Subject: [Stop-traffic] News/Yugoslavia: U.N. Swoop on Kosovo Prostitution Rings
From: Melanie Orhant (firstname.lastname@example.org)
Date: Sun Nov 26 2000 - 21:42:31 EST
NATO, U.N. Swoop on Kosovo Prostitution Rings
RTos 11/17/00 11:35 A Reuters Ltd.
By Andrew Gray
PRISTINA, Yugoslavia (Reuters) - Hundreds of NATO soldiers and U.N.
police raided brothels run by organized prostitution rings in Kosovo
overnight, officials said on Friday.
Search teams carried out simultaneous swoops on 18 properties
controlled by both Serbs and ethnic Albanians in the town of Kosovo Polje,
just outside the provincial capital Pristina, Kosovo's United Nations
police force said.
The joint team of 45 police officers backed by around 300 soldiers
from Britain and Norway used slegehammers to break into some properties,
police said. They detained five men, confiscated five weapons and seized a
small amount of drugs.
Police said they had discovered around a dozen women in the target
locations. They said they had evidence that Serbs and Albanians, riven by
ethnic hatred in most of Kosovo, were working together to control
prostitution in the town.
Investigators were working to establish whether the women had been
held against their will or were themselves guilty of crime.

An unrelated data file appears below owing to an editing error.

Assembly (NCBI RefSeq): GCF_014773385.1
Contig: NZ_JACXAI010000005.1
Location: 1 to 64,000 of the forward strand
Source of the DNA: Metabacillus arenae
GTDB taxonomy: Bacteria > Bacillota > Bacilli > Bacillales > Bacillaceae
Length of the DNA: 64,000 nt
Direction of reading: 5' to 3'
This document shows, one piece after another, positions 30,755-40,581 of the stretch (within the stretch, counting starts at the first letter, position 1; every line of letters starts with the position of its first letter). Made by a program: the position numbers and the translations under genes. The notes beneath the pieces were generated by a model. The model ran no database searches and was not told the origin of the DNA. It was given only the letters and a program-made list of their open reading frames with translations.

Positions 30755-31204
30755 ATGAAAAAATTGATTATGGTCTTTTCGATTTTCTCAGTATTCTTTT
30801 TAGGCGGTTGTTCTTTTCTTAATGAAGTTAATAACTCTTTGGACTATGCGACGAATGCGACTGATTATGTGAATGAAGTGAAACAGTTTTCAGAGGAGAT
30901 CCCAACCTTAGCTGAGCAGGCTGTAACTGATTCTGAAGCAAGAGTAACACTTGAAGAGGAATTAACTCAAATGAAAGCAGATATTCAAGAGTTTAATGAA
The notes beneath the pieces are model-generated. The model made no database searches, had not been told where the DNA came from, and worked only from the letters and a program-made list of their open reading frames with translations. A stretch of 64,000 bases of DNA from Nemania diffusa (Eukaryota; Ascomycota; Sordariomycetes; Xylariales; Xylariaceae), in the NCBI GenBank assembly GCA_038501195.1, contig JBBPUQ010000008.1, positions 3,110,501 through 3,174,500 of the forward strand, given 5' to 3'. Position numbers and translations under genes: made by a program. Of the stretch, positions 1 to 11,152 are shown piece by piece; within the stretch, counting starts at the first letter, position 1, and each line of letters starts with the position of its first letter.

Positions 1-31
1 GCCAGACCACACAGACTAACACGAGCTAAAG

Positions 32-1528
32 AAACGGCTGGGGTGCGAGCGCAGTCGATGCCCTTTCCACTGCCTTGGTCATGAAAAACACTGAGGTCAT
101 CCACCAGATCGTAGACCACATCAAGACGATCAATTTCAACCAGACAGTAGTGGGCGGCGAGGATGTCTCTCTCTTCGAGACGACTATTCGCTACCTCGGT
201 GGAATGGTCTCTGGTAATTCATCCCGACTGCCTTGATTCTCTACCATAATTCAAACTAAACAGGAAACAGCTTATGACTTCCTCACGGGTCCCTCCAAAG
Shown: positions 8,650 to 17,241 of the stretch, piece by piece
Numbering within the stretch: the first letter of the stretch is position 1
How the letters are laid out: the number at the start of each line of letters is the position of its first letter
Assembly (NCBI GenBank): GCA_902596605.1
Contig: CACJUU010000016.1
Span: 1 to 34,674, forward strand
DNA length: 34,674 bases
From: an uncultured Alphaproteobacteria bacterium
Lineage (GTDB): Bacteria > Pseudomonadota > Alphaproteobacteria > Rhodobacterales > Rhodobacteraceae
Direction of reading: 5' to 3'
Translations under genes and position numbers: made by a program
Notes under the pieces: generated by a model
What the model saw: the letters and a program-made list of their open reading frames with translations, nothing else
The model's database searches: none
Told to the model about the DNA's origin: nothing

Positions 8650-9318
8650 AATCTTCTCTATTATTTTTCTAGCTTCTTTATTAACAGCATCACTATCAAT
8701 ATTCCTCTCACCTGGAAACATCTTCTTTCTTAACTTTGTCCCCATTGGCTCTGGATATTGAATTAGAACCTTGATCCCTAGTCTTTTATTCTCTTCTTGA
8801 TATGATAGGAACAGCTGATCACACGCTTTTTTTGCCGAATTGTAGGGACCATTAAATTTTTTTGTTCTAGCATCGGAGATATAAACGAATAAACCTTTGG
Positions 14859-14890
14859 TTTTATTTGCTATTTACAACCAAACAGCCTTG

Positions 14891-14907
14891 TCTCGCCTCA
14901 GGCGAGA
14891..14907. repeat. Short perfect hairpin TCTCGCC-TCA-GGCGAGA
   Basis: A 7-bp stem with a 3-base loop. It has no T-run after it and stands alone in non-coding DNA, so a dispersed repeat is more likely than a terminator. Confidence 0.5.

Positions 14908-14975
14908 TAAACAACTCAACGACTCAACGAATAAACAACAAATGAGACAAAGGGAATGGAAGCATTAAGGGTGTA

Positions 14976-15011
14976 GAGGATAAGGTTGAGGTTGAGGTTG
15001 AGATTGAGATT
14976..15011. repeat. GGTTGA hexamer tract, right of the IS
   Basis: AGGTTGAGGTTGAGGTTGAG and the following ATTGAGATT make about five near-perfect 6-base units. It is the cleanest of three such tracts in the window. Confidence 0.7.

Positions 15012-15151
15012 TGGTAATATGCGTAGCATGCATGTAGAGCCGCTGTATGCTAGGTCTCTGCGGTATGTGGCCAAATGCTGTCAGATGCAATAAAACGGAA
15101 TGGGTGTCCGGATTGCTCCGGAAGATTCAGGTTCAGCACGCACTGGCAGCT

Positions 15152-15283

"We're not treating them as suspects until we have information that
would connect them with any criminal activity," police spokesman Charley
Johnson told Reuters.
Organized crime has boomed in parts of postwar Kosovo due to a law
enforcement vacuum after the withdrawal of Serb security forces in June
International officials say the trafficking of women and prostitution
greatly increased in Kosovo after the 1999 war, partly due to the influx of
foreign bureaucrats, project contractors and soldiers all helping to
rebuild the province.
Kosovo Polje has become a major center for prostitution and
trafficking of women, the NATO-led KFOR peacekeeping force said.
"There has been a considerable amount of cooperation between Serb and
Albanian pimps, with women being exchanged between them," KFOR's
British-led central brigade said in a statement.
Johnson said he did not believe police had detained any international
personnel. But they were alert to the possibility they might find
foreigners among brothel clients and would not cover up any international
involvement, he said.
"Nobody's immune from this," he said. "We're thoroughly determined to
be prepared to handle that."
International agencies have found that many of the prostitutes working
in Kosovo are from ex-Soviet republics such as Moldova, lured to the
province by false promises of legitimate jobs.
U.N. police say they are able to crack down harder on organized crime
now they are more established in Kosovo.
"We're getting better at it because people are becoming increasingly
confident that we will do something about these types of things," Johnson
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